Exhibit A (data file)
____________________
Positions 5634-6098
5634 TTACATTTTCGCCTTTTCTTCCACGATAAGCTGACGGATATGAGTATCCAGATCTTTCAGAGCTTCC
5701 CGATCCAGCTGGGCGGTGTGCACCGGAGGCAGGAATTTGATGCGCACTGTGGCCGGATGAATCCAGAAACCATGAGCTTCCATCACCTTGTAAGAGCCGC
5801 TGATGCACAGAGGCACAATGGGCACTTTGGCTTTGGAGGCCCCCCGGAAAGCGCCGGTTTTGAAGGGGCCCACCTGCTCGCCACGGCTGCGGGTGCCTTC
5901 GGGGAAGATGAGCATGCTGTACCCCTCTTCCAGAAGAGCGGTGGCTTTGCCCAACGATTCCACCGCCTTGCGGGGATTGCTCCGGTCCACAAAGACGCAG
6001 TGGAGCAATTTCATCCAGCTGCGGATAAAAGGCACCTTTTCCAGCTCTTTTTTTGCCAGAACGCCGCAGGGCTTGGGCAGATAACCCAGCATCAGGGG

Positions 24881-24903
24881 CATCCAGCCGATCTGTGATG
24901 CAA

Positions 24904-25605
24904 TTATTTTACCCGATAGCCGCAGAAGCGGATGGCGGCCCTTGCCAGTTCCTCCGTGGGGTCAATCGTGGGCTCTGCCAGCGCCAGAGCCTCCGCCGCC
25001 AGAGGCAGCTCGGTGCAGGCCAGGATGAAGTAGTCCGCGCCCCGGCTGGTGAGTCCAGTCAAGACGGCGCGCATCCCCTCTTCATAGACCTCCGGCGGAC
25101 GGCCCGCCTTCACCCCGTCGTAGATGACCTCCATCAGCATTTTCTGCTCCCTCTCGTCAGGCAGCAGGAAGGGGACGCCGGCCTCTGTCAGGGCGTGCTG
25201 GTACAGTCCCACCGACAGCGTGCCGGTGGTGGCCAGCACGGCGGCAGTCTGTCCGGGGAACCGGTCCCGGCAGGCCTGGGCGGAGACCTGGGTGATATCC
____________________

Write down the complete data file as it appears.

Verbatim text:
Positions 5634-6098
5634 TTACATTTTCGCCTTTTCTTCCACGATAAGCTGACGGATATGAGTATCCAGATCTTTCAGAGCTTCC
5701 CGATCCAGCTGGGCGGTGTGCACCGGAGGCAGGAATTTGATGCGCACTGTGGCCGGATGAATCCAGAAACCATGAGCTTCCATCACCTTGTAAGAGCCGC
5801 TGATGCACAGAGGCACAATGGGCACTTTGGCTTTGGAGGCCCCCCGGAAAGCGCCGGTTTTGAAGGGGCCCACCTGCTCGCCACGGCTGCGGGTGCCTTC
5901 GGGGAAGATGAGCATGCTGTACCCCTCTTCCAGAAGAGCGGTGGCTTTGCCCAACGATTCCACCGCCTTGCGGGGATTGCTCCGGTCCACAAAGACGCAG
6001 TGGAGCAATTTCATCCAGCTGCGGATAAAAGGCACCTTTTCCAGCTCTTTTTTTGCCAGAACGCCGCAGGGCTTGGGCAGATAACCCAGCATCAGGGG

Positions 24881-24903
24881 CATCCAGCCGATCTGTGATG
24901 CAA

Positions 24904-25605
24904 TTATTTTACCCGATAGCCGCAGAAGCGGATGGCGGCCCTTGCCAGTTCCTCCGTGGGGTCAATCGTGGGCTCTGCCAGCGCCAGAGCCTCCGCCGCC
25001 AGAGGCAGCTCGGTGCAGGCCAGGATGAAGTAGTCCGCGCCCCGGCTGGTGAGTCCAGTCAAGACGGCGCGCATCCCCTCTTCATAGACCTCCGGCGGAC
25101 GGCCCGCCTTCACCCCGTCGTAGATGACCTCCATCAGCATTTTCTGCTCCCTCTCGTCAGGCAGCAGGAAGGGGACGCCGGCCTCTGTCAGGGCGTGCTG
25201 GTACAGTCCCACCGACAGCGTGCCGGTGGTGGCCAGCACGGCGGCAGTCTGTCCGGGGAACCGGTCCCGGCAGGCCTGGGCGGAGACCTGGGTGATATCC